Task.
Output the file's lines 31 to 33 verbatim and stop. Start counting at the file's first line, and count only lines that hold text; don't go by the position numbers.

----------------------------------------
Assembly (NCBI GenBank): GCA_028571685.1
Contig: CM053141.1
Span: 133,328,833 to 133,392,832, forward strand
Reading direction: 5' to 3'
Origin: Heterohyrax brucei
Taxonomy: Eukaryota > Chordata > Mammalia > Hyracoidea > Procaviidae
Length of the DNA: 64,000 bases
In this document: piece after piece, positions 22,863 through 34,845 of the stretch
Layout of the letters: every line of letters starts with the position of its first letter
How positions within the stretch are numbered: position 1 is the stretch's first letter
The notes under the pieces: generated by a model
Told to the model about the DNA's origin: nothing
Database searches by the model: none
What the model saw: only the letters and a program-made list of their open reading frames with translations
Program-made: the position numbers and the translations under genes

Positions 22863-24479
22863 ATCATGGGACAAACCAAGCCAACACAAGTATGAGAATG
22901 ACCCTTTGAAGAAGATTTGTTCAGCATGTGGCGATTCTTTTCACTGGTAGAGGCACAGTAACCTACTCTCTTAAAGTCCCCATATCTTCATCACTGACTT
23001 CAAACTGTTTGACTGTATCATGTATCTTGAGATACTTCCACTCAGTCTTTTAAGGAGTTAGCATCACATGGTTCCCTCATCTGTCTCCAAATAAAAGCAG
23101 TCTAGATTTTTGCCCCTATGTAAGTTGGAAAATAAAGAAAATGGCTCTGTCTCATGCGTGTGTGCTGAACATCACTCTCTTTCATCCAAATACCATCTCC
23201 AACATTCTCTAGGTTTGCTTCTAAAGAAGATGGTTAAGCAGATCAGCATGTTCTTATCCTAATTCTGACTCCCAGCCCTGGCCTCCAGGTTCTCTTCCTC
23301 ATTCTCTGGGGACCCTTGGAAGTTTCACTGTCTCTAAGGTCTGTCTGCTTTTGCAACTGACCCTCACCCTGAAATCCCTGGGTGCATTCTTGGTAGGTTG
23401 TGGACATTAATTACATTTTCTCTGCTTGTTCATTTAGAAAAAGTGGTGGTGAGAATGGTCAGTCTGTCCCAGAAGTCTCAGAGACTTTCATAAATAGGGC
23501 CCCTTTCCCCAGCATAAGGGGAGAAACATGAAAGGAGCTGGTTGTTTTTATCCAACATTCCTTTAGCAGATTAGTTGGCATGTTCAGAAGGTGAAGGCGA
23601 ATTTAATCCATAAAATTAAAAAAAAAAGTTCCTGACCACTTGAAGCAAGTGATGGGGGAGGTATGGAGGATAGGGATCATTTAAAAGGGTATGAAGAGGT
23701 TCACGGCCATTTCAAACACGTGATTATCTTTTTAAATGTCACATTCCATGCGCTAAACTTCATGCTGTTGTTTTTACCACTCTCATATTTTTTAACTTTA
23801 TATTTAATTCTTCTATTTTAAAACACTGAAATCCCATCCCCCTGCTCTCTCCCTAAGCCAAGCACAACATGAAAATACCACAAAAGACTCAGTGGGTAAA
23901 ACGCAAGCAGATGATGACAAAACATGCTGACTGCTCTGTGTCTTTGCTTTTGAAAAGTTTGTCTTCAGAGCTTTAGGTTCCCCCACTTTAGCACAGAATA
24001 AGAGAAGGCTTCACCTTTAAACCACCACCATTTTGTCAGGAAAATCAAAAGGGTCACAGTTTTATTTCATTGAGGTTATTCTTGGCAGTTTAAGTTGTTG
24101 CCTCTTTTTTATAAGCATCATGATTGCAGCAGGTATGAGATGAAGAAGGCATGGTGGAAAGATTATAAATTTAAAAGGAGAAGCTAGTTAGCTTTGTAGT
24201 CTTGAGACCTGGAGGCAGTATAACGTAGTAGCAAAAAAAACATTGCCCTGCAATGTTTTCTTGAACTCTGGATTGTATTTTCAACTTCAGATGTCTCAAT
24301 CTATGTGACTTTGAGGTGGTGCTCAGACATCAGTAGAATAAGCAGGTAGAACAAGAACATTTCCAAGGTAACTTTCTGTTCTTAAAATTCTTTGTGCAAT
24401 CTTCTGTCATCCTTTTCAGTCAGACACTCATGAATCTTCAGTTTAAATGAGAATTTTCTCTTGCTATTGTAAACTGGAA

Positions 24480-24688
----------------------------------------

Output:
24201 CTTGAGACCTGGAGGCAGTATAACGTAGTAGCAAAAAAAACATTGCCCTGCAATGTTTTCTTGAACTCTGGATTGTATTTTCAACTTCAGATGTCTCAAT
24301 CTATGTGACTTTGAGGTGGTGCTCAGACATCAGTAGAATAAGCAGGTAGAACAAGAACATTTCCAAGGTAACTTTCTGTTCTTAAAATTCTTTGTGCAAT
24401 CTTCTGTCATCCTTTTCAGTCAGACACTCATGAATCTTCAGTTTAAATGAGAATTTTCTCTTGCTATTGTAAACTGGAA